• Touche, Adam! While I recognise the preoccupations Caron lists among Tories that I know, I also think it’s an over-generalisation and doesn’t allow for the possibility that people may agree on the same end – for example reducing poverty – but disagree about the means of achieving it. This was, after all, perhaps the central message of the Orange Book which a certain David Laws edited and co-authored…

    Frankly, it would be just as arguable to claim (though no doubt also an unfair generalisation) that ‘if you spend any time with Lib Dems, you rarely hear them talking about wealth creation. They are only concerned with spending other people’s money on their own pet causes and looking after their own middle-class, public sector core supporters. They have no idea what it’s like to set up a business from scratch and live or die by the service it offers to its customers.’

    Unfair? Perhaps. Exaggated? Certainly. But I’m afraid it is often the impression that many Lib Dems give to non-partisans, just as too many Tories come across as insouciant towards the less fortunate. Physician, heal thyself.

  • Laws told the Guardian about his frustration with the Tories on this:
    ” The problem is that we do not seem to have a serious credible alternative from theConservatives. I am frustrated and baffled as to why the Conservatives will not sign up to these measures. ”

    Laws is baffled. I imagine that there will be a number of Liberal Democrat reading this and then muttering under their breath or shouting out loud in anger.

    Perhaps Laws has not noticed the last 150 years of the Conservative Party in action?

  • Stuart Mitchell 28th Feb '14 - 6:46pm

    @Alex Sabine
    The difference is, you genuinely don’t hear Tories talking about poverty much – but you DO hear Lib Dems talking about businesses, on a regular basis. Just Google “Nick Clegg small business” and you will get a screen full of examples.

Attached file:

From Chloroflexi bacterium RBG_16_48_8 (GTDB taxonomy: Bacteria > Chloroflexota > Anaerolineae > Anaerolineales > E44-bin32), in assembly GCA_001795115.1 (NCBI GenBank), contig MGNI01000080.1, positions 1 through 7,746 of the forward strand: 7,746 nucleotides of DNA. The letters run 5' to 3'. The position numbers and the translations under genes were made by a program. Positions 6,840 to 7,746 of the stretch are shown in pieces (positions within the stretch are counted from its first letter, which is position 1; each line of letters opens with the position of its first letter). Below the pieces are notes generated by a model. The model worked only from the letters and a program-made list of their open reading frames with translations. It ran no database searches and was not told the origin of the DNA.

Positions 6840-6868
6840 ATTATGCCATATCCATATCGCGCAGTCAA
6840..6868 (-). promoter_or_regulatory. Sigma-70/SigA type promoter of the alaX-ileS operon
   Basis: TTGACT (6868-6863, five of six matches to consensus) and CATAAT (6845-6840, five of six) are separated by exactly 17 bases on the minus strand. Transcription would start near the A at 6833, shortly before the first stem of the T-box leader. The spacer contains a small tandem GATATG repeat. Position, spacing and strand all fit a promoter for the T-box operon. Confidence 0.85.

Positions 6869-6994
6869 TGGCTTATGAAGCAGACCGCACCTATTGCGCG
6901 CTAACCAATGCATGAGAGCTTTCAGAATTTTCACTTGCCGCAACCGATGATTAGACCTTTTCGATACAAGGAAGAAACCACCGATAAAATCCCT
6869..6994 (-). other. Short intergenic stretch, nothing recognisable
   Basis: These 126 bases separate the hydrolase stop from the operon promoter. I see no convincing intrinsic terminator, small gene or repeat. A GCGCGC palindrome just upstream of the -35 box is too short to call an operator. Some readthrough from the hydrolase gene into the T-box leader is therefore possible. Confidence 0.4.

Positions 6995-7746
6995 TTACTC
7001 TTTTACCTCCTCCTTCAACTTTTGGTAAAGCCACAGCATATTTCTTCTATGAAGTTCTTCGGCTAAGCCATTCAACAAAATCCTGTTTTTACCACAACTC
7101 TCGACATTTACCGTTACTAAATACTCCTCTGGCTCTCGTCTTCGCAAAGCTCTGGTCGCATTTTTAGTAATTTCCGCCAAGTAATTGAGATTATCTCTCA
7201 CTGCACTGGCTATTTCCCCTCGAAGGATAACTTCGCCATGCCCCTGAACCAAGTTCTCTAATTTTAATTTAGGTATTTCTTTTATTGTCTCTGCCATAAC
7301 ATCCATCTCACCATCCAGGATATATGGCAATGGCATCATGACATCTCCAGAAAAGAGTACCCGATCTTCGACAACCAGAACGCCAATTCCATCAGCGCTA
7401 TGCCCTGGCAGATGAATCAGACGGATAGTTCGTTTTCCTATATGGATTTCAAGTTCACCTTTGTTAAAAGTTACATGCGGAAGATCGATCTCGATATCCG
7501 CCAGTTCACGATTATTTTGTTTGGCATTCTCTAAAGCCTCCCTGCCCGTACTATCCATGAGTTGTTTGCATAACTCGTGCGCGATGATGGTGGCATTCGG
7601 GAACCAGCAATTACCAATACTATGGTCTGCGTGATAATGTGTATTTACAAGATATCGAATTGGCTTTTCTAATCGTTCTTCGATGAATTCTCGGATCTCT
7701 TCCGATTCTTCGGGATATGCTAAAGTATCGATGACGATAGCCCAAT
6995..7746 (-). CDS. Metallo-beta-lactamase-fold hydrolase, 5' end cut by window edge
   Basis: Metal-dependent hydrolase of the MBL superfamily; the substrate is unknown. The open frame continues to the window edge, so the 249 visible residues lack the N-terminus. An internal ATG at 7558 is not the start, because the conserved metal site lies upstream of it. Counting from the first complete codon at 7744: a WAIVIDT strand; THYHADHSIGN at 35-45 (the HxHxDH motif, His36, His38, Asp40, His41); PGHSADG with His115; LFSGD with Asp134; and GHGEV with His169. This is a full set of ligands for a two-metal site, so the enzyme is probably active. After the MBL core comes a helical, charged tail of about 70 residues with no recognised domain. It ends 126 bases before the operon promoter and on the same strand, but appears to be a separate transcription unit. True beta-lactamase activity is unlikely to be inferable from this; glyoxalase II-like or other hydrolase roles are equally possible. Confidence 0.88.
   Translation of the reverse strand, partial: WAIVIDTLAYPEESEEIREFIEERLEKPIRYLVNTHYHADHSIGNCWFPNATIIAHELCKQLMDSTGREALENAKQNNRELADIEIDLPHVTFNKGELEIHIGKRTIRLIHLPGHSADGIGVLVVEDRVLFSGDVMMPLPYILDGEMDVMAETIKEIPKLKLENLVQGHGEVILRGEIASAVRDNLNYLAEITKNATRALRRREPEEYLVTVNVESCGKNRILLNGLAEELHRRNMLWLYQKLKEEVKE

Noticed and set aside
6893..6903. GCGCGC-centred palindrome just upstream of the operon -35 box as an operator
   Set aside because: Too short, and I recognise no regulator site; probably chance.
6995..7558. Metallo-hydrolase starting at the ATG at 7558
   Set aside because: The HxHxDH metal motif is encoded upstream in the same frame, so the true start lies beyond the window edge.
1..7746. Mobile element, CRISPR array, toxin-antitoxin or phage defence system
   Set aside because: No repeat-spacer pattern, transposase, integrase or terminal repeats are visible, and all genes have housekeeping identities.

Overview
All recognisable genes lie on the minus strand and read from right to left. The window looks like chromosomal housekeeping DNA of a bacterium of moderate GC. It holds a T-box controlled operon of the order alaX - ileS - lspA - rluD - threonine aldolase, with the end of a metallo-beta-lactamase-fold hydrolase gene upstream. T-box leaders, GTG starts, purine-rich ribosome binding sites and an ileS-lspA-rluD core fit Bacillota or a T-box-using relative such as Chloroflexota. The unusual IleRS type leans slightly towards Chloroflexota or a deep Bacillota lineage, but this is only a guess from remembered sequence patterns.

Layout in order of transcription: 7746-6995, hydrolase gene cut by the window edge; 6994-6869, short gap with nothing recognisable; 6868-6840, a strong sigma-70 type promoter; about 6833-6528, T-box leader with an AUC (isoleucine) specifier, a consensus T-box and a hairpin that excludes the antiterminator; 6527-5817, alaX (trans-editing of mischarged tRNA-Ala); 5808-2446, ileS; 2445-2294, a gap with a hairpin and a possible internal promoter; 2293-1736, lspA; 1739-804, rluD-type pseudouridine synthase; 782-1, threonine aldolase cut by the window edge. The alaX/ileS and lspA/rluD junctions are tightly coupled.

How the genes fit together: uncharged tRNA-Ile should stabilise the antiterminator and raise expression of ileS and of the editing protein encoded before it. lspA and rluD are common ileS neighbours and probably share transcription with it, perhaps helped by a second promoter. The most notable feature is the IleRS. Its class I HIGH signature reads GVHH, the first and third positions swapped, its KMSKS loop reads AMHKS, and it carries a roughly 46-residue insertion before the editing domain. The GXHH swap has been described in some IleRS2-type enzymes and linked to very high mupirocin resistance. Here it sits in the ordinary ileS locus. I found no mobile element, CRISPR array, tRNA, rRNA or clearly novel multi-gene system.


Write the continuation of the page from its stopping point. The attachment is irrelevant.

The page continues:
As for Lib Dems not “talking about wealth creation” – perhaps Lib Dems just realise that EVERYBODY active in the economy is engaged in wealth creation, not just the entrepeneurs.

  • Can you really spend 4 years supporting policies which increase the number of children in poverty and then turn round and looked shocked when the Tories don’t agree with you how exactly to fudge the figures?

  • The term “undeserving poor” has been resurrected from Victorian times. Lib Dems have used it in LDV. The so called “undeserving poor” have kids yet they remain a target.

  • Paul In Twickenham 1st Mar '14 - 9:10am

    @BrianD – can you reference an example of where the phrase “undeserving poor” has been used on this website without quotation marks (as you have done) and/or without a clear intent to indicate that the writer understands and agrees that the term is pejorative?

  • @Paul in Tick. No Paul but It formed the subject of discussion a few weeks ago. I can assure you I didn’t make it up because I couldn’t believe what I was reading!

  • Nigel Jones 1st Mar '14 - 8:42pm

    Caron’s last paragraph about the relation between children’s achievements and their home circumstances is highly relevant.
    At the Nottingham conference two weeks ago on Education, organised by the Liberal Democrat Education Association and the LGA Liberal Democrat Group, I stressed the importance of what goes on outside school. There is evidence (so I am informed) suggesting that a child’s performance is affected more by improving their social conditions than by improving what teachers do. Hence I went on to say that LAs (e.g. their social services departments) have a big part to play in improving children’s education. I was supported by others in this and this discussion took place in the presence of David Laws, who was listening but commented very little on this particular point. I hope we can all agree that all kinds of organisations have a part to play in dealing with these issues, but the leadership surely comes from local and national government.